Essential C# LINQ Queries  Suggest an edit

JOINS

Joins are used to combine different lists or tables holding data via a common key.

Like in SQL, the following kinds of Joins are supported in LINQ: Inner, Left, Right, Cross and Full Outer Joins.

The following two lists are used in the examples below:

var first = new List<string>(){ "a","b","c"}; // Left data
var second = new List<string>(){ "a", "c", "d"}; // Right data

(Inner) Join

var result = from f in first
                 join s in second on f equals s
               select new { f, s };

var result = first.Join(second, 
                        f => f, 
                        s => s,
                        (f, s) => new { f, s });

// Result: {"a","a"}
//         {"c","c"}

Left outer join

var leftOuterJoin = from f in first
                    join s in second on f equals s into temp
                    from t in temp.DefaultIfEmpty()
                    select new { First = f, Second = t};

// Or can also do:
var leftOuterJoin = from f in first
                    from s in second.Where(x => x == f).DefaultIfEmpty()
                    select new { First = f, Second = s};

// Result: {"a","a"}
//         {"b", null}  
//         {"c","c"}  


// Left outer join method syntax
var leftOuterJoinFluentSyntax = first.GroupJoin(second,
                                      f => f,
                                      s => s,
                                      (f, s) => new { First = f, Second = s })
                                   .SelectMany(temp => temp.Second.DefaultIfEmpty(),
                                      (f, s) => new { First = f.First, Second = s });

Right Outer Join

var rightOuterJoin = from s in second
                     join f in first on s equals f into temp
                     from t in temp.DefaultIfEmpty()
                     select new {First=t,Second=s};
// Result: {"a","a"}
//         {"c","c"}  
//         {null,"d"}

Cross Join

var CrossJoin = from f in first
                from s in second
                select new { f, s };
// Result: {"a","a"}
//         {"a","c"}  
//         {"a","d"}  
//         {"b","a"}
//         {"b","c"}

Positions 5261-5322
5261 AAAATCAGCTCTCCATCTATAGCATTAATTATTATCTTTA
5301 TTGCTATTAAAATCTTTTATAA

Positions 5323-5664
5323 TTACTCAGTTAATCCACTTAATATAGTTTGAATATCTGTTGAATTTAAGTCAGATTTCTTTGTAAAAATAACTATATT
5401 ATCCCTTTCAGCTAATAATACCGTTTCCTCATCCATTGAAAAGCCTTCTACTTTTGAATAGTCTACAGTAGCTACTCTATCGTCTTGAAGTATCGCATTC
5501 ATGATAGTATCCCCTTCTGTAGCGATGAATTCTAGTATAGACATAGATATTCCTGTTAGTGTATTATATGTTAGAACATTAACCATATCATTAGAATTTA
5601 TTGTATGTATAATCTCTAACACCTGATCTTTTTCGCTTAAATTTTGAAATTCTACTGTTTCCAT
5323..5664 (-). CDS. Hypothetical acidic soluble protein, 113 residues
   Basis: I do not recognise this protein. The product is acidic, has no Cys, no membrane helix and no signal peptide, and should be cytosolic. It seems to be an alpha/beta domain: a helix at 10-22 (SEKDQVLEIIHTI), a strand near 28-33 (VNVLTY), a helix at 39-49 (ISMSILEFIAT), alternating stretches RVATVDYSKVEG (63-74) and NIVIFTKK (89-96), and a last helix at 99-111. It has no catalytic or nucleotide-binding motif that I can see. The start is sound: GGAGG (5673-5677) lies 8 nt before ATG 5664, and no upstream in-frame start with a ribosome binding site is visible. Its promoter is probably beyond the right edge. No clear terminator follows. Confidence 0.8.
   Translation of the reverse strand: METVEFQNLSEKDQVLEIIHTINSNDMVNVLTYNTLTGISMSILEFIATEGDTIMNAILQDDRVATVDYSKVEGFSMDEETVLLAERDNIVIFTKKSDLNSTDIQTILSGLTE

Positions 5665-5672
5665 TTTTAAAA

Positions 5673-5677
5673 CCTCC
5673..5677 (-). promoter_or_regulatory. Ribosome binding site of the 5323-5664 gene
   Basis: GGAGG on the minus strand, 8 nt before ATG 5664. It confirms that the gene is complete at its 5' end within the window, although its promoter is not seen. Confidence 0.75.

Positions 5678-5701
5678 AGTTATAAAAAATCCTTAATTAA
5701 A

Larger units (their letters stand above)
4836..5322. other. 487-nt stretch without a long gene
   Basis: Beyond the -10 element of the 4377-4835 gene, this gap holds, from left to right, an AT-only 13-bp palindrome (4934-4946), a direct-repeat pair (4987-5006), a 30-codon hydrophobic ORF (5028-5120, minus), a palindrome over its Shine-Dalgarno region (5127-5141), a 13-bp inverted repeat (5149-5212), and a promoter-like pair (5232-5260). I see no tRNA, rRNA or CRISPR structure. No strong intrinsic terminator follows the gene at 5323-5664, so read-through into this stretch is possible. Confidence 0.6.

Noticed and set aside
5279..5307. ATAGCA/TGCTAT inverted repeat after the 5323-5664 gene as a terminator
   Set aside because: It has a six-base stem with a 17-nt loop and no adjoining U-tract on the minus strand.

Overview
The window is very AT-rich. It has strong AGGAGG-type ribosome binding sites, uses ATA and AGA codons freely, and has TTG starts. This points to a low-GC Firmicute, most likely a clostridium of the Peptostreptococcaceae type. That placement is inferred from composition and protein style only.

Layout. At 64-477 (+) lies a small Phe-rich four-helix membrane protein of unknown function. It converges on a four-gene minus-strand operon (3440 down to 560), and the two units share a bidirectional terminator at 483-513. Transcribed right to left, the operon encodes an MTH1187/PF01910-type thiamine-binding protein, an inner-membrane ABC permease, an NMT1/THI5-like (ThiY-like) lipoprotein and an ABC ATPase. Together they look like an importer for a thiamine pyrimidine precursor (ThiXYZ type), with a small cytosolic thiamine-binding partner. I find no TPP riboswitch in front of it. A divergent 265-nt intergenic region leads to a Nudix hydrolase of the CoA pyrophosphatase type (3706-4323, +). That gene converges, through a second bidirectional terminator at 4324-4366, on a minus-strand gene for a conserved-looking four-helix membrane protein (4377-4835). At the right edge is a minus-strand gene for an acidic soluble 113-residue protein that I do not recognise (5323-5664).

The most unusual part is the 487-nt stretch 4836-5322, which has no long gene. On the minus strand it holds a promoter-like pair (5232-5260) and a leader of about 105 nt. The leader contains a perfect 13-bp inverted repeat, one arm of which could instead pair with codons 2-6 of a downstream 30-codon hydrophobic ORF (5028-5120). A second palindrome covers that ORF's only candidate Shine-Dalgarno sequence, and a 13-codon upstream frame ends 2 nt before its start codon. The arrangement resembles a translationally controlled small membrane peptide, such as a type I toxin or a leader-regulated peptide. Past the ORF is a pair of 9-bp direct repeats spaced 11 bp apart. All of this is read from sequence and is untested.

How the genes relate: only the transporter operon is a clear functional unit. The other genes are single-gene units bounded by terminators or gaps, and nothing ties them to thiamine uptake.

//         {"b","d"}  
//         {"c","a"}
//         {"c","c"}  
//         {"c","d"}

Full Outer Join

var fullOuterjoin = leftOuterJoin.Union(rightOuterJoin);
// Result: {"a","a"}
//         {"b", null}  
//         {"c","c"}  
//         {null,"d"}

Practical example

The examples above have a simple data structure so you can focus on understanding the different LINQ joins technically, but in the real world you would have tables with columns you need to join.

In the following example, there is just one class Region used, in reality you would join two or more different tables which hold the same key (in this example first and second are joined via the common key ID).

Example: Consider the following data structure:

public class Region 
{
    public Int32 ID;
    public string RegionDescription;
    
    public Region(Int32 pRegionID, string pRegionDescription=null)
    {
        ID = pRegionID; RegionDescription = pRegionDescription;
    }
}

Now prepare the data (i.e. populate with data):

// Left data
var first = new List<Region>() 
                 { new Region(1), new Region(3), new Region(4) }; 
// Right data
var second = new List<Region>() 
                 { 
                    new Region(1, "Eastern"),  new Region(2, "Western"),
                    new Region(3, "Northern"), new Region(4, "Southern")
                 };

You can see that in this example first doesn’t contain any region descriptions so you want to join them from second. Then the inner join would look like:

// do the inner join
var result = from f in first
             join s in second on f.ID equals s.ID
             select new { f.ID, s.RegionDescription };
// Result: {1,"Eastern"}
 //         {3, Northern}  
 //         {4,"Southern"}

This result has created anonymous objects on the fly, which is fine, but we have already created a proper class - so we can specify it: Instead of select new { f.ID, s.RegionDescription }; we can say select new Region(f.ID, s.RegionDescription);, which will return the same data but will create objects of type Region - that will maintain compatibility with the other objects.

Live demo on .NET fiddle


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